Recreational water illnesses are a major concern for facility operators, with outbreaks up significantly last year. In the fight against these stealthy germs, industry professionals use several approaches based on research, health department regulations and recommendations from the Centers for Disease Control and Prevention.
Here’s a look at some of the traditional methods for fighting these pathogens — and some newer methods that show promise.
One of the most effective tools to prevent the threat of swimmer sickness is still good, old-fashioned chlorine sanitizer. But when chlorine is used against contaminants in pool water, it’s very important to understand that there are varying contact time values to which you need to pay attention. These values depend on the type of pathogenic (disease-causing) microorganism.
For example, giardia has a CT value of 45 minutes at 1 ppm of chlorine. This means that a giardia protozoa is inactivated in 45 minutes of contact with pool water carrying a 1 ppm residual of chlorine.
The problem child of pathogenic microorganisms is cryptosporidium (crypto), which has a CT value of 9,600 minutes or 6.7 days. Consequently, it remains active for at least a week in normally chlorinated pools. Recent studies conducted by the EPA have shown that the average adult swallows up to an ounce of water when swimming. Children usually swallow twice as much as adults. With the possibility of billions of chlorine-resistant crypto cysts present in pool water, it’s easy to see how swimmers can become infected. This is especially true in pools with a high bather load.
Because crypto is so chlorine- resistant and has a size of 4-6 microns, it is very difficult to deal with. The majority of public facilities still use sand filters that only filter down to 25 microns. DE filters can pick up under 4 microns. This may appear to be a solution. However, studies have shown that crypto cysts actually have the ability to elongate and press through filtration media in a viable state.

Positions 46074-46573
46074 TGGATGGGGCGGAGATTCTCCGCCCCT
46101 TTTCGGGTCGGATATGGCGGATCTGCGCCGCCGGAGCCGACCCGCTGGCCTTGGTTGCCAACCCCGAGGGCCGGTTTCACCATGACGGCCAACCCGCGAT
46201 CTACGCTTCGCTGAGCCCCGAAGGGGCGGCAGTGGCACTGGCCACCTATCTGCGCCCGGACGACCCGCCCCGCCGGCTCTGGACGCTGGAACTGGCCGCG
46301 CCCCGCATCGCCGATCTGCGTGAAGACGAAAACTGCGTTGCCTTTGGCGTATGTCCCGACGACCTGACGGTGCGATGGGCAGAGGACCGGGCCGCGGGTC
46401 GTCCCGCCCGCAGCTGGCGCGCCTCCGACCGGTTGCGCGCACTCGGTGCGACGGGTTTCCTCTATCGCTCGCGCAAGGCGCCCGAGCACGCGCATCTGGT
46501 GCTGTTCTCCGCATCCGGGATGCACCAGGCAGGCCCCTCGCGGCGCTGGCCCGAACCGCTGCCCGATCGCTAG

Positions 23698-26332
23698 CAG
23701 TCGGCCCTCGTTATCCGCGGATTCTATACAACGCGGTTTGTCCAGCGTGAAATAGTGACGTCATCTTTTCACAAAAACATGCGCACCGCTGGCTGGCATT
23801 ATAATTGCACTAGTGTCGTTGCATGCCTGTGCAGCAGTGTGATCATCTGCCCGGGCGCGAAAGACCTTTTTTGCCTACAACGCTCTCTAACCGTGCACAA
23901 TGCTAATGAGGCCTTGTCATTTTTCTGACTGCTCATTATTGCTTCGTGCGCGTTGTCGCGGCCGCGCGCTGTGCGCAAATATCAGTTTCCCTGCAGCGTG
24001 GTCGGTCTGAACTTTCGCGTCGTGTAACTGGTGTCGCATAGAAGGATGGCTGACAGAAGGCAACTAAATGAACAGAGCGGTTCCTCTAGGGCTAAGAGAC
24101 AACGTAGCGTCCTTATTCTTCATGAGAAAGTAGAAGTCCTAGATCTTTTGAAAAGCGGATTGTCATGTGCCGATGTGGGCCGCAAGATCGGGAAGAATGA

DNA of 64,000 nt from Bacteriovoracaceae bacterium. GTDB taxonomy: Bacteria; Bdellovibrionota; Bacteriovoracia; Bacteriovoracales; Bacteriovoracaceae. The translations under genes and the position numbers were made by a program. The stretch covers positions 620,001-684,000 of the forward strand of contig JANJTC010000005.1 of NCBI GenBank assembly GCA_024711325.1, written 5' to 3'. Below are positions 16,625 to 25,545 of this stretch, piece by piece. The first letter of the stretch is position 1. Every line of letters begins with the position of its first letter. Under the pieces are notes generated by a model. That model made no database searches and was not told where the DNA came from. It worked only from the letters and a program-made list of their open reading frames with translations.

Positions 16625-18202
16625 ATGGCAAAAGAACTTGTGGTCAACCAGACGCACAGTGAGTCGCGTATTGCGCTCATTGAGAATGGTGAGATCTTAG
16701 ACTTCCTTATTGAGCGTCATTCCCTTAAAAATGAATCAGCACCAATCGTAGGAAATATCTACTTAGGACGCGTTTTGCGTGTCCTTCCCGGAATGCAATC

Existing preventive measures for crypto hardly seem effective, currently ranging from ensuring that swimmers shower, to keeping sick swimmers out of the water.
Hyperchlorination (aka superchlorination) methods are recommended by health departments to deal with the suspicion of possible crypto in pools. The hyperchlorination method is typically 20 to 30 ppm of chlorine for eight to 12 hours. This method may vary depending on local health regulations. The CDC reported in 2004 that there was no conclusive evidence to prove complete eradication of crypto even using this recommended method.
Fortunately, there are some alternative methods for dealing with crypto as well as other RWIs.
Ozone is becoming popular as a possible backup means for eradicating crypto.Ozone kills bacteria and crypto cysts 3,125 times faster than chlorine.
Ultraviolet light is another system quickly gaining in popularity. However, note that high turbidity can be a problem that could cause UV systems to become less effective in the fight against crypto. For this reason, health departments also regulate turbidity levels in public pools.
The biggest problem with many public facilities is that they rely on chlorine alone and use sand filtration. Thus, to effectively deal with crypto, expensive upgrades such as ozonators and UV units need to be installed. Many private and publicly funded aquatics facilities simply don’t have the budgets to make such vast improvements.
Regular dilution of water is another means of reducing the risk of illness. This is already practiced on public pools in Europe, where there are requirements of an entire pool being diluted with fresh water over a month’s time. Some other standards suggest adding approximately 8 gallons of fresh water daily for every swimmer in the pool.
Another viable method is enhanced filtration. The CDC and many aquatics experts have long considered filter enhancement with the use of specialty clarifiers such as polymers. The technology in question here uses two opposing biopolymers that quickly and effectively entrap microorganisms such as algae, e.coli and cryptosporidium. This method has been soundly proven through an independent study conducted at Auburn University.
The study showed that when using this method, stable “flocs” of crypto were able to form and thus be able to be held in simulated sand filters. According to further research, there was a 99.99 percent removal of crypto from pool water using sand filtration treated with the two-stage polymer.
Even with these tools, multiple technology layers most likely will be the key to providing safe and disease-free swimming pools. These layers will include a residual of chlorine sanitizer, ozone or UV, regular dilution of pool water and enhanced filtration of microorganisms using a polymer system that is approved for this use.